ISB Q&A: Dr. Robert Moritz on Ötzi the Iceman

Ötzi the Iceman: In a study published in the Jan. 8, 2016, issue of the journal Science, researchers from the Moritz group at ISB collaborated with a worldwide consortia headed by Prof. Albert Zink and Dr. Frank Maixner, of the Institute for Mummies and the Iceman at the European Academy of Bozen/Bolzano (EURAC) in Italy; Prof. Thomas Rattei, of the University of Vienna; and Dr. Rudi Grimm, of University of California-Davis to identify and sequence the entire genome of a Helicobacter pylori pathogenic strain of Asian origin in the stomach contents of the mummified 45-year-old male named Ötzi.

Q: Would you describe the project?

A: ISB collaborated with researchers worldwide to study pathogens in the stomach content and microbiome of the 5300-year-old European Copper Age glacier mummy “Ötzi” (pictured above). The consortium discovered a Helicobacter pylori pathogen genome. Ötzi harbored a nearly pure Asian-origin bacterial population of H. pylori, providing key information related to population migration into Europe over the last few thousand years. H. pylori is a bacterium found in 50 percent of all humans today. This finding provides a theory that humans were already infected with this stomach bacterium at least 5000 years ago and its presence at the very beginning of history could well be true.

Q: How did your lab get involved in the project?

A: Through long standing collaborations with Rudi Grimm, I was approached to provide expertise how one would tackle a proteome of mixed organisms and very degraded samples and were then invited to tackle this problem where it was revealed that it was Ötzi. This was a real surprise and a highlight as this is such a rare event, it continues to be an honor for us at ISB to be part of the Ötzi. analysis team at EURAC.

Q: What was your lab’s role?

A: We used high-sensitivity proteomics techniques and applied a multi-step solubilization and fractionation protocol to identify human proteins in the stomach metaproteome, of which are either highly expressed in the stomach mucosa, or present in the gastrointestinal tract and involved in digestion. Proteins involved in immune processes observed in the Iceman stomach proteome are normally primarily expressed in neutrophils, are involved in the inflammatory host response, and correlate well with proteomes of inflamed gastric tissues of modern H. pylori–infected patients. Thus, the Iceman’s stomach was colonized by a cytotoxic H. pylori–type strain that triggered host inflammatory immune responses.

From my group, Drs. Michael Hoopmann, Janice Hallows and Ulrike Kusebauch used their biochemistry and mass spectrometry expertise to collaborate with our research colleagues to develop methods for the broad identification of proteins extracted from this ancient sample of a mixture of food remnants, human proteins and microbiome ecologies within the stomach of Ötzi. The difficulty in extracting proteins from this desiccated sample is due to the degradation of proteins of both the stomach environment and of sheer time. However, the team at ISB found that proteins were surprisingly preserved over the 5300 years that Ötzi was entombed in glacial ice high in the Ötztal Alps on the border of Austria and Italy. In-depth analysis of stomach proteome supported the evidence of severe pathogen infection and ongoing analysis will reveal more aspects of the final days of Ötzi’s life.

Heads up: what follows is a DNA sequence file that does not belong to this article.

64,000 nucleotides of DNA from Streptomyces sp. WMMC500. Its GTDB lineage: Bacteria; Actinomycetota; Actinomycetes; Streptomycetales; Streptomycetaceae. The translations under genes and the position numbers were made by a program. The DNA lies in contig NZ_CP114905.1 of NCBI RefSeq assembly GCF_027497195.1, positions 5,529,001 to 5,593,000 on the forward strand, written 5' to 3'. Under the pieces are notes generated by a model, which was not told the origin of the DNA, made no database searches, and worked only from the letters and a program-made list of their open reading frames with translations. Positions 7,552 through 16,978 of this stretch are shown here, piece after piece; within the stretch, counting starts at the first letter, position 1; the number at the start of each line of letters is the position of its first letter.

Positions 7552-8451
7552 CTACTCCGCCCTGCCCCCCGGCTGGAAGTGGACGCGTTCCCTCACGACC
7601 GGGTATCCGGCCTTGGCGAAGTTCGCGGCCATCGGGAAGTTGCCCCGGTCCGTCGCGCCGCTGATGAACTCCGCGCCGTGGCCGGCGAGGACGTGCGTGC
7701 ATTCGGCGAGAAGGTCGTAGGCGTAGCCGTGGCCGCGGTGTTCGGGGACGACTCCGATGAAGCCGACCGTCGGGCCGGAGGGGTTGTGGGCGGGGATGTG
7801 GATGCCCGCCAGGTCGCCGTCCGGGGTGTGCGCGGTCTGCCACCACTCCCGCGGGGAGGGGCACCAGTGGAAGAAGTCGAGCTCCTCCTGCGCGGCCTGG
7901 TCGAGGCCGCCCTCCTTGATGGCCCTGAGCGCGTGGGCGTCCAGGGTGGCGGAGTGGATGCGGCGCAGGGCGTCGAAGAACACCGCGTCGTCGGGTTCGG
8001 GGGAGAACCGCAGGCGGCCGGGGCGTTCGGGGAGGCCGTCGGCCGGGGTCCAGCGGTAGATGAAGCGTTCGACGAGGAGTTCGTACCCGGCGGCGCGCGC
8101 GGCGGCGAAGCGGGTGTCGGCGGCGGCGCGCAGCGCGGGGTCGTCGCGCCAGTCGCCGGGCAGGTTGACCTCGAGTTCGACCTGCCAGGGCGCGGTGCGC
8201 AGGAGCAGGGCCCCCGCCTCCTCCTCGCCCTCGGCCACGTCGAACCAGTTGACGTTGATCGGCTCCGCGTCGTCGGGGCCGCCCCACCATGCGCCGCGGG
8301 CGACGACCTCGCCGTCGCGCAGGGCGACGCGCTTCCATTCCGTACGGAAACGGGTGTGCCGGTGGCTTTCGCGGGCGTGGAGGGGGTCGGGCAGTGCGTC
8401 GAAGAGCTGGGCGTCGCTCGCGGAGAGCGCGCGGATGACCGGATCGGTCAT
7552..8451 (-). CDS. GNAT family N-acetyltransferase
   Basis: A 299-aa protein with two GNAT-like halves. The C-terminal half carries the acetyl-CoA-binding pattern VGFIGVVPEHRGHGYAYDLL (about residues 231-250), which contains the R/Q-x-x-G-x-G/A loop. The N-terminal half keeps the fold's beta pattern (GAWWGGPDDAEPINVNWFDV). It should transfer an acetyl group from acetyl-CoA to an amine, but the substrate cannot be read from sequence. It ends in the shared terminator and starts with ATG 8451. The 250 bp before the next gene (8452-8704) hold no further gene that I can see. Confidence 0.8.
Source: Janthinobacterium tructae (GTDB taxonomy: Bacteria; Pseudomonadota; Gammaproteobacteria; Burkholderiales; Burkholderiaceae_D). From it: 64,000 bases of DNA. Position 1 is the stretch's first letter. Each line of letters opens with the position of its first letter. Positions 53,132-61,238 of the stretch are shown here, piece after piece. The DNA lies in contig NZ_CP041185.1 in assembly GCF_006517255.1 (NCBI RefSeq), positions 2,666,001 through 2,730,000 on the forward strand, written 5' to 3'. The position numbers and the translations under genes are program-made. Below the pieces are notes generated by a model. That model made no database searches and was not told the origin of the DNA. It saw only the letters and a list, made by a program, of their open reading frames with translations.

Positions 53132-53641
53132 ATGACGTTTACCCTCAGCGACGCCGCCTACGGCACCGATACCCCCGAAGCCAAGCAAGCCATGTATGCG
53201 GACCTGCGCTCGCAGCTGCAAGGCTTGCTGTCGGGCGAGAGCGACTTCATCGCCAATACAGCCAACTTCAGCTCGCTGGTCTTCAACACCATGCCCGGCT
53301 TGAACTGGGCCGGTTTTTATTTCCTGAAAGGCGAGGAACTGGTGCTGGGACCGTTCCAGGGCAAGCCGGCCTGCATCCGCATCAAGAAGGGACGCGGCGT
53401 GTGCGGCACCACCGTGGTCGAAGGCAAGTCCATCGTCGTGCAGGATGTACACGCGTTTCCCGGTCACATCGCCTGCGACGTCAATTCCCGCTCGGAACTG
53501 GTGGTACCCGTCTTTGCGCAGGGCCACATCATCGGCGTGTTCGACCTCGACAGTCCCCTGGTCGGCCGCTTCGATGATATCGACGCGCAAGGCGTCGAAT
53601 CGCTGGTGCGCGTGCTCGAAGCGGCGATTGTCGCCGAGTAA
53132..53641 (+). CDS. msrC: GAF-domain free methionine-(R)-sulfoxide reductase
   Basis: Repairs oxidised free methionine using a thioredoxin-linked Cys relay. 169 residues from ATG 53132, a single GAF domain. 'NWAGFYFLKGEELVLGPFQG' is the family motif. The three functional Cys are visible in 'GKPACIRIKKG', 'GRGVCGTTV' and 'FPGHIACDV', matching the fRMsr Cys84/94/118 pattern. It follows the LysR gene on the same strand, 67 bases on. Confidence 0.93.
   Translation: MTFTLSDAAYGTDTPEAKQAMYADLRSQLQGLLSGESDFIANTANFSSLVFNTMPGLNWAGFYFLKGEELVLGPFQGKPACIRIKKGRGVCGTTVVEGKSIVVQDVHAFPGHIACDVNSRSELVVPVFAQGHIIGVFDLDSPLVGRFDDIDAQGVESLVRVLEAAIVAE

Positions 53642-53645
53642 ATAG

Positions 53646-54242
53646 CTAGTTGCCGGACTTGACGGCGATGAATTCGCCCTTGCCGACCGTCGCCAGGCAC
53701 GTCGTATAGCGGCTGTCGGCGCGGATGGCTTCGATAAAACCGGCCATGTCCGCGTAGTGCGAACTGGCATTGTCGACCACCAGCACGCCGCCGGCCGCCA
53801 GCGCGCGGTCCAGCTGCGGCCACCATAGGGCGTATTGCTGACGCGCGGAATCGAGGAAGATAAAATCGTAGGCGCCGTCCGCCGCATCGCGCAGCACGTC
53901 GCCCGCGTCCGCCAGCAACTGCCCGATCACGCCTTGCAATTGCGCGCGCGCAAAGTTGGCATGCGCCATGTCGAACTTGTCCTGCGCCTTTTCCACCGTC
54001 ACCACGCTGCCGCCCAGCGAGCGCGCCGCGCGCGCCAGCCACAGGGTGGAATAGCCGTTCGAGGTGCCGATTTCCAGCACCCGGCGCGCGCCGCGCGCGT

Q: What’s the significance of this research?

A: The intense study of Ötzi over time is revealing many challenges to life in the European Copper Age. We found now that Ötzi was infected with H. pylori, which is in addition to the recently revealed infection with Lyme disease, which was discovered in Ötzi through the re-analysis of his genome which revealed Borrelia sequences. His challenges did not cease at just pathogens. Ötzi had worn joints and terribly worn and infected teeth, and he was killed, likely, from falling after being shot in the collarbone by an arrow. Since bacteria are usually transmitted within ones family, the history of the world’s population is closely linked to the history of bacteria. Up till now, it had been assumed that Neolithic humans were already carrying this European strain by the time they stopped their nomadic life and took up agriculture. Research on Ötzi, however, demonstrates that this was not the case.

Journal: Science
Title: The 5300-year-old Helicobacter pylori genome of the Iceman
Authors: Frank Maixner, Ben Krause-Kyora, Dmitrij Turaev, Alexander Herbig, Michael R. Hoopmann, Janice L. Hallows, Ulrike Kusebauch, Eduard Egarter Vigl, Peter Malfertheiner, Francis Megraud, Niall O’Sullivan, Giovanna Cipollini, Valentina Coia, Marco Samadelli, Lars Engstrand, Bodo Linz, Robert L. Moritz, Rudolf Grimm, Johannes Krause, Almut Nebel, Yoshan Moodley, Thomas Rattei and Albert Zink
Link: Read the research paper

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